Auckland Transport Launches New Electric AirportLink Fleet

Auckland Transport Launches New Electric AirportLink Fleet

Auckland Transport (AT), together with Auckland Airport and Waka Kotahi, has introduced South Auckland’s first fully electric bus service. This marks the second electric fleet launch for the Auckland region – following the Waiheke electric vehicle launch in 2020.

The new AirportLink service, which will run from Sunday 24 January, will provide key transport connections between Manukau and Auckland Airport, via Papatoetoe. When the Puhinui Station Interchange opens in June, the service will travel along a more direct route along bus priority lanes.

Auckland Mayor, Phil Goff, said:

“As well as making it faster and more convenient to travel to the Airport and its employment precinct, once the new Puhinui Station Interchange opens in June, the new fully electric AirportLink fleet will help reduce carbon emissions from Auckland's transport network - contributing towards achieving our climate change goals.”

 

The project is an early improvement from the Southwest Gateway Programme, which will provide safer and more reliable travel choices to move around south and east Auckland. Operated by Go Bus, the nine buses for the new AirportLink service have been built by Yutong, with supply and support from JW Group.

Auckland Transport electric fleet airport bus

AirportLink will provide South Auckland’s first fully electric bus fleet.

Ōtara-Papatoetoe Local Board Chair, Lotu Fuli says the fleet is another step towards safer and more reliable travel choices in South and East Auckland.

Ōtara-Papatoetoe Local Board Chair, Lotu Fuli, said:

“Transport accounts for more than 40 per cent of Auckland’s carbon emissions, so it’s important that we provide emissions-free options as part of our commitment to respond to climate change. Working towards a low-emissions public transport network and providing alternatives to private vehicles is an essential part of reducing our impact on global warming and heading off a climate change disaster.”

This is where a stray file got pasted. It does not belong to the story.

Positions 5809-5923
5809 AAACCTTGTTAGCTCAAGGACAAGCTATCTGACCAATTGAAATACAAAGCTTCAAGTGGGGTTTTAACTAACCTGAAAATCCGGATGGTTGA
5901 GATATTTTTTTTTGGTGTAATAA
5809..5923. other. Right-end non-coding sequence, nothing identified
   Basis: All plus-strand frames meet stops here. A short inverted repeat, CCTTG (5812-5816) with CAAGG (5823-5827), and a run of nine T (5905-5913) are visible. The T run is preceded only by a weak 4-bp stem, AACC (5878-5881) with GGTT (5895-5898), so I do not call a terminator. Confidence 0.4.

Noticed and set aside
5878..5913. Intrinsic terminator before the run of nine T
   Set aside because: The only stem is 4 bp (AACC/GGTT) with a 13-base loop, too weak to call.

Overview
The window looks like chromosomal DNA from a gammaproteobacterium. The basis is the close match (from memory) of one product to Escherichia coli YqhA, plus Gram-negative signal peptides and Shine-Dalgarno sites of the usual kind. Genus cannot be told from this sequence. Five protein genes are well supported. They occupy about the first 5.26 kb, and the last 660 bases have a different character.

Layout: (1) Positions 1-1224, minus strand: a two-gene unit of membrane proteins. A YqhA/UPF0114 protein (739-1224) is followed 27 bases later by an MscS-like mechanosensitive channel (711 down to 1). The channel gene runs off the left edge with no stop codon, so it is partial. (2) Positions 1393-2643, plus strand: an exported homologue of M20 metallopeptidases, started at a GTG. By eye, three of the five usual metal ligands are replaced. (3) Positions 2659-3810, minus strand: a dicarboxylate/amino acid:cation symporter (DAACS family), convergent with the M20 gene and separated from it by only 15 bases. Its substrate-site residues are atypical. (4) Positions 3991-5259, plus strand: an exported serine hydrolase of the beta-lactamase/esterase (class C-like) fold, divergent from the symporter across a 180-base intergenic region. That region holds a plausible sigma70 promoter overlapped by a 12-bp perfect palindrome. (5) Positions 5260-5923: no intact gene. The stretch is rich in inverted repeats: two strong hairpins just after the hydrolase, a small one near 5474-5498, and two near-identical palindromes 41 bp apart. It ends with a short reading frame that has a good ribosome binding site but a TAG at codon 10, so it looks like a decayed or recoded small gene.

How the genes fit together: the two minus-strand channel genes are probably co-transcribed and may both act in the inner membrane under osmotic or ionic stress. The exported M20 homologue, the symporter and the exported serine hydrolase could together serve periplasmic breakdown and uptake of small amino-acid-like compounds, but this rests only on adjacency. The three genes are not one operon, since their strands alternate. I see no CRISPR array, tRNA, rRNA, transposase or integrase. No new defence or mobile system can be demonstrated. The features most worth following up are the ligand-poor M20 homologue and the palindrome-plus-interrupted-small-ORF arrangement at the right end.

Chair of AT’s board of directors, Adrienne Young-Cooper, says AT’s recent trials proved that the new electric buses can operate for a full shift on a single charge, while providing an improved customer experience.

Chair of AT’s board of directors, Adrienne Young-Cooper, commented:

“AT’s commitment to not procuring diesel buses from 2025 is complemented by our Low Emission Bus Roadmap. This commits to transitioning the entire public transport bus fleet from diesel to low emission (electric and hydrogen) by 2040.

“This new fleet has been designed specifically for those connecting to and from Auckland Airport, so there is dedicated luggage space for travellers. There is also modified priority seating areas, improving customer safety.”

 
Auckland Transport electric fleet

Left to right: Go Bus Chief Executive Calum Haslop, Auckland Mayor Phil Goff, Auckland Transport Chair Adrienne Young-Cooper, Auckland Airport Chief Executive Adrian Littlewood.

Adrian Littlewood, Auckland Airport’s Chief Executive, said the launch of the new electric bus service was an important development alongside the airport’s continuing work on transport projects.

Auckland Airport’s Chief Executive, Adrian Littlewood, added:

“These public-transport improvements help strengthen links to our communities and make better journeys for travellers and workers accessing the airport. Connections to the Puhinui rail and bus interchange are an important part of the transport system we’re building for the airport’s future.”

 

A new 38 bus service will operate to connect passengers between Auckland Airport and Onehunga and Māngere Bridge. The 38 and AirportLink will replace the Airporter 380, which will be no longer be in service from January 24 2020.

This article was originally published by Auckland Transport.

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